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Quick Guide to the National Parks in the United Kingdom

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The New Forest National Park
Autumn in the New Forest

Autumn in the New Forest

MarilynJane via Flickr

There's nothing new about the New Forest. William the Conqueror chose it as his royal hunting ground in 1079 and named it Nova Foresta. The forest is mentioned in the Domesday Book.

Only about half the New Forest National Park is actually forest. The rest is made up of lowland heath - the largest lowland heath area in Europe, pastureland, villages and shoreline. Nevertheless, the New Forest has the largest area of natural, deciduous woodland in Britain. And what forest there is is ancient. The Knightwood Oak near Bolderwood is thought to be 500 years old. Even older, a common yew tree near St. Nicholas Church in Brocklewood could be 1,000 years old. The Norman church, by the way, is the oldest in the New Forest. It was where kings prayed when they came to the forest to hunt.

The most unique aspect of the New Forest is the ancient system of commoning and the New Forest Commoners. The system gives Commoners the right to allow their ponies, cattle, sheep and pigs to graze and forage freely in the forest. It was formalized by law in the 16th century but had been the normal practice for centuries before. It's not unusual to be sitting in a charming pub in the New Forest and watch a couple of pigs lumber by, snorting up acorns and beechnuts as they go.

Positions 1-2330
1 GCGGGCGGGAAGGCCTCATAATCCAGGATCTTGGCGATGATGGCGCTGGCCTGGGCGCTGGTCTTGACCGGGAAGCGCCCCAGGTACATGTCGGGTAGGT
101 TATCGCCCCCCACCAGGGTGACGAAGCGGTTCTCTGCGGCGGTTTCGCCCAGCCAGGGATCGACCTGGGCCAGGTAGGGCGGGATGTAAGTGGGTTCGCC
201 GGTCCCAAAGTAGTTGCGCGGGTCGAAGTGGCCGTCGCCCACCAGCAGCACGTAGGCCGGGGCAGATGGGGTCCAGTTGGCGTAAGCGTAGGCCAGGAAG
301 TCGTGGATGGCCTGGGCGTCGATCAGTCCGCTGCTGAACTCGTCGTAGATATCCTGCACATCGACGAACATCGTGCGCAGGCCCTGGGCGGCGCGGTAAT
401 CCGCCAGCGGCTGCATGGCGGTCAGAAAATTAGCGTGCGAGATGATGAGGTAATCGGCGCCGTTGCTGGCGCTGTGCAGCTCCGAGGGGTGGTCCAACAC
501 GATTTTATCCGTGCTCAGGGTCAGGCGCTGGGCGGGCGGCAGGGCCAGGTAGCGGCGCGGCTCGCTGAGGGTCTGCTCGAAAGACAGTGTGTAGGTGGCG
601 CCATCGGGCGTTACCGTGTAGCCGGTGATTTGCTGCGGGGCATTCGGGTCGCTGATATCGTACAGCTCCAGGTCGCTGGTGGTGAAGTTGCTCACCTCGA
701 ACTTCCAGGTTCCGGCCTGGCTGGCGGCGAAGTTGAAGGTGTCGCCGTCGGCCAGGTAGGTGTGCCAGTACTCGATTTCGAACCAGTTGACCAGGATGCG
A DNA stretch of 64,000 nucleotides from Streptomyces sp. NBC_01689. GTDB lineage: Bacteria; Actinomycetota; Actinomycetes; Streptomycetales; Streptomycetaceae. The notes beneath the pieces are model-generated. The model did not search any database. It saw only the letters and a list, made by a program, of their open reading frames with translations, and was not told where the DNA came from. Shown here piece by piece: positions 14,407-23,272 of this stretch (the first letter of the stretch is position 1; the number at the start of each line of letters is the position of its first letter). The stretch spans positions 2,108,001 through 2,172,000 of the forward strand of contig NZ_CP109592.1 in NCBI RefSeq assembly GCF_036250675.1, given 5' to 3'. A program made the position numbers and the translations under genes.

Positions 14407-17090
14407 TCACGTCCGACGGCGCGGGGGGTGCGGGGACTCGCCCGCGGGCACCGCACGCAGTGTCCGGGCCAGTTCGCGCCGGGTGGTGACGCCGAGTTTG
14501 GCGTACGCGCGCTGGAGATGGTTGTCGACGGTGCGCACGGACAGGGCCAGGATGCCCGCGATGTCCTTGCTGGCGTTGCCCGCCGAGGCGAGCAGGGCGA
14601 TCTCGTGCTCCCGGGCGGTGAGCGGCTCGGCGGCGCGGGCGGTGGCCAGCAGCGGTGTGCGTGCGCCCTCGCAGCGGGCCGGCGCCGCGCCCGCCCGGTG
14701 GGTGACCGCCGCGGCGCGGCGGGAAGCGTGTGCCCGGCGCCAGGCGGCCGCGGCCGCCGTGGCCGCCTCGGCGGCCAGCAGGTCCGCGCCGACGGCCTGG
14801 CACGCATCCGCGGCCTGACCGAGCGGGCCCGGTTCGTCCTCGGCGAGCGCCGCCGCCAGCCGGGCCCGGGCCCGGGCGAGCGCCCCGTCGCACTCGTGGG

Animals in the New Forest are owned by active Commoners, of whom there are currently between 500 and 600. Between 6,500 and 7,000 of their animals, wander freely in the forest. They are classed as wild animals and visitors should not approach them as if they were domestic animals.

New Forest ponies are a recognized breed, but unlike the ponies of Exmoor and Dartmoor, they are not ancient. They originate from Welsh ponies, crossbred with Exmoor, Dartmoor and Highland ponies. The ponies have right of way over vehicles on New Forest Roads. Five caretakers, known as agisters look after the animals in the forest. Mares in have distinctive patterns cut into their tails. This allows the agisters to tell if the mare's marking fees have been paid and where the owner lives. Once a year, New Forest ponies are rounded up in "drifts" for health checks, branding and sales.

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